There would not be any issue if postgraduate courses were all structured the same, but considering the differences in the actual organization of universities, comparing universities in comprehensive rankings require caution. Universities specializing only in the arts, humanities, social sciences and medicine cannot rank at the top. Taking this fact into account, QS provides information separating comprehensive universities with universities specializing in specific areas of study. In THE, Caltech (California Institute of Technology) has been the top university for several years. Caltech is hands down one of the world’s leading research universities, but it is difficult to understand the conclusions drawn from comparing comprehensive universities that offer an almost complete set of graduate programs such as Oxford University to universities specializing in engineering like Caltech, where the student body is one tenth of the comprehensive universities. This is the limitation to the current ranking methodology. One reason people concerned with Japanese universities are unsatisfied with the world university rankings is that these rankings firms publish their rankings without sufficiently explaining this limitation, and that the Japanese media follows this suit.
How to View University Rankings
So how should we view these world university rankings? To be frank, rankings that are most advantageous to university management should be leveraged. The three rankings by big name companies are for commercial purposes, so there is a problem with objectivity. Yet, having some kind of international standards for comparing universities is necessary because the globalization of the education business cannot be stopped. Though insolence in a way, understanding the features of each ranking and using one that is most convenient at the time would be best.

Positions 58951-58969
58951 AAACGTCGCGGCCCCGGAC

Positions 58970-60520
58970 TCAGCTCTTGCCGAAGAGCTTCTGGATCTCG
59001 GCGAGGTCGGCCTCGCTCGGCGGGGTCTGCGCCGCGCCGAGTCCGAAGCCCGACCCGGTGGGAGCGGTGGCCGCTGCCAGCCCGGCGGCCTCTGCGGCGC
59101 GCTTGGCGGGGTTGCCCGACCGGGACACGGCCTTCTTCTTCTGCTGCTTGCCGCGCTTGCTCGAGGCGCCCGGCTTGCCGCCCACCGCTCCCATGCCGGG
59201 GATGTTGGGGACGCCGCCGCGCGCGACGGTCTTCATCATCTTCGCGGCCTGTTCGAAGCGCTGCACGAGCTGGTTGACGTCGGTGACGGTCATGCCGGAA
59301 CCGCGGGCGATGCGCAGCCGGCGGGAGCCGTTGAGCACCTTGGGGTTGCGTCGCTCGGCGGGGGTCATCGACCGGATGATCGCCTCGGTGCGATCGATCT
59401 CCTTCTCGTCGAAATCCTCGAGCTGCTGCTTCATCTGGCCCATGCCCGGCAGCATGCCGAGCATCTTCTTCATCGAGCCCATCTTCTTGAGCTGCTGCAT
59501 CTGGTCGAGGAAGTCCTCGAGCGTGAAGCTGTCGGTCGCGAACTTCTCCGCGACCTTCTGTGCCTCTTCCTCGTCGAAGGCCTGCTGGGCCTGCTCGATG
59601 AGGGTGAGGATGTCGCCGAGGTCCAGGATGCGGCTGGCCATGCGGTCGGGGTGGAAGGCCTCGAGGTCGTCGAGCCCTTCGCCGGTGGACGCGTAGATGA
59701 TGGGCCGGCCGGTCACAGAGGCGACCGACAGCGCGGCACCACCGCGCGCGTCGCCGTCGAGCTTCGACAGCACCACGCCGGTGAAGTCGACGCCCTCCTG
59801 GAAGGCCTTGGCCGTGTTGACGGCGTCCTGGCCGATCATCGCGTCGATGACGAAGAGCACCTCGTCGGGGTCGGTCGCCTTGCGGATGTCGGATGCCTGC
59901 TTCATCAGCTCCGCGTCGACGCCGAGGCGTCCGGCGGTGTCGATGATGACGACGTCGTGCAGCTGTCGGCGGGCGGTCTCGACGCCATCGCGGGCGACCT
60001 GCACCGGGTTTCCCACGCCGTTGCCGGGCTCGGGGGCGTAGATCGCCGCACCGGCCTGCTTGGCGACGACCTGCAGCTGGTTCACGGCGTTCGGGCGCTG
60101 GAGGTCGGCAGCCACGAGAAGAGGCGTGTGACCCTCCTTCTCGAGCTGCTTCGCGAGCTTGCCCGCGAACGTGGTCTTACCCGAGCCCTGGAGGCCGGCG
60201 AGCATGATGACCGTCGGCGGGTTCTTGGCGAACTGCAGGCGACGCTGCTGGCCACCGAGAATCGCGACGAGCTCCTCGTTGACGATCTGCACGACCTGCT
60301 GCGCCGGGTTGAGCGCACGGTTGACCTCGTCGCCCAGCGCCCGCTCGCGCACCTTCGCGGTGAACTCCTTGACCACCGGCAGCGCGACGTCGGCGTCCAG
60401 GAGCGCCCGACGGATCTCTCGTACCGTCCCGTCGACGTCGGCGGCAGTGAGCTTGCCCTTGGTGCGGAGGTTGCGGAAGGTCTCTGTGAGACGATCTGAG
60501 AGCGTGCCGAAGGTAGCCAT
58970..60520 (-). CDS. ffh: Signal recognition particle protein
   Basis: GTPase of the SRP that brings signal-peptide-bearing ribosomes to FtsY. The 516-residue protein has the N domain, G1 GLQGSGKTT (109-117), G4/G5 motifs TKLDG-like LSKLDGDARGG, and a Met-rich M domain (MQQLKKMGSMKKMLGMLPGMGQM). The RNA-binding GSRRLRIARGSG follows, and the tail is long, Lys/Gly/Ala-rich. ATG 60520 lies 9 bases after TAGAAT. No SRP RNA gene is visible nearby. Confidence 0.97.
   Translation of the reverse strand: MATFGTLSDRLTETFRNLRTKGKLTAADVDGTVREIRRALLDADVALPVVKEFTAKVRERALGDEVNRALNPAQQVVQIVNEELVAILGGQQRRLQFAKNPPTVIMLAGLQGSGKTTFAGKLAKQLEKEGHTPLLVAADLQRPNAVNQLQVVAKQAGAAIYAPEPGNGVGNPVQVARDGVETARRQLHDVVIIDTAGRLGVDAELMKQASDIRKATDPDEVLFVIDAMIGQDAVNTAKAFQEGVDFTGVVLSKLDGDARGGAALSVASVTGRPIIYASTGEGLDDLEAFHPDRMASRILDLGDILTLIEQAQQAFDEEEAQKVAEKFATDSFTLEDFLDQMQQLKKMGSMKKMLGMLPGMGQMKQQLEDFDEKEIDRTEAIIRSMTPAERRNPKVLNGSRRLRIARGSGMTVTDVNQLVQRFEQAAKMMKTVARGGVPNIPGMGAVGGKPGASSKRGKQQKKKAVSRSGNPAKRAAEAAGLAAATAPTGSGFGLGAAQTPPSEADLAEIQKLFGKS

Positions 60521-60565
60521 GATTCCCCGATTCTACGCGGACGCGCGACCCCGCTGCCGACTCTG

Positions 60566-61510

Referring to rankings by field is recommended for students considering studying abroad to heighten their specialized knowledge and skills. Polls for peer review of research and education will be highly reliable if they reflect their specialties. Evaluation by number of citations will increase accuracy with minimal correction. At such times, it would be good to compare several rankings yourself while considering evaluation indices. Although natural science universities at the top of the rankings weigh heavily in quantitative indices and distribution is relatively small, we need to recognize that humanities and social sciences have a large distribution with a high weighting of reputation. On the other hand, comparison by field will heighten reliance on evaluating research and education but requires caution because indices for internationalization and industry-university collaboration are excluded.
Professor, Center for Research Strategy, Waseda University
Professor Yasushi Matsunaga completed the Graduate School of Science and Engineering, Waseda University in 1990, and earned a Ph.D. in Science in 1997.
Prior to taking his current position in 2013, he served as a researcher for Toshiba Corporation, a research associate at Waseda University, a postdoctoral researcher at the Japan Society for the Promotion of Science and an assistant professor and an associate professor at Waseda University. He specializes in plasma science, nanostructure science, and research strategy/evaluation.
Professor Matsunaga has served as MEXT Science and Technology Policy Bureau’s Deliberation Committee member for the Status of Human Resources Involved in Research Development Evaluation and Research and Analysis on Personnel Development, primary screening and screening member for the Japan Society for the Promotion of Science Research Fund, and controller for the Research Administrator Association.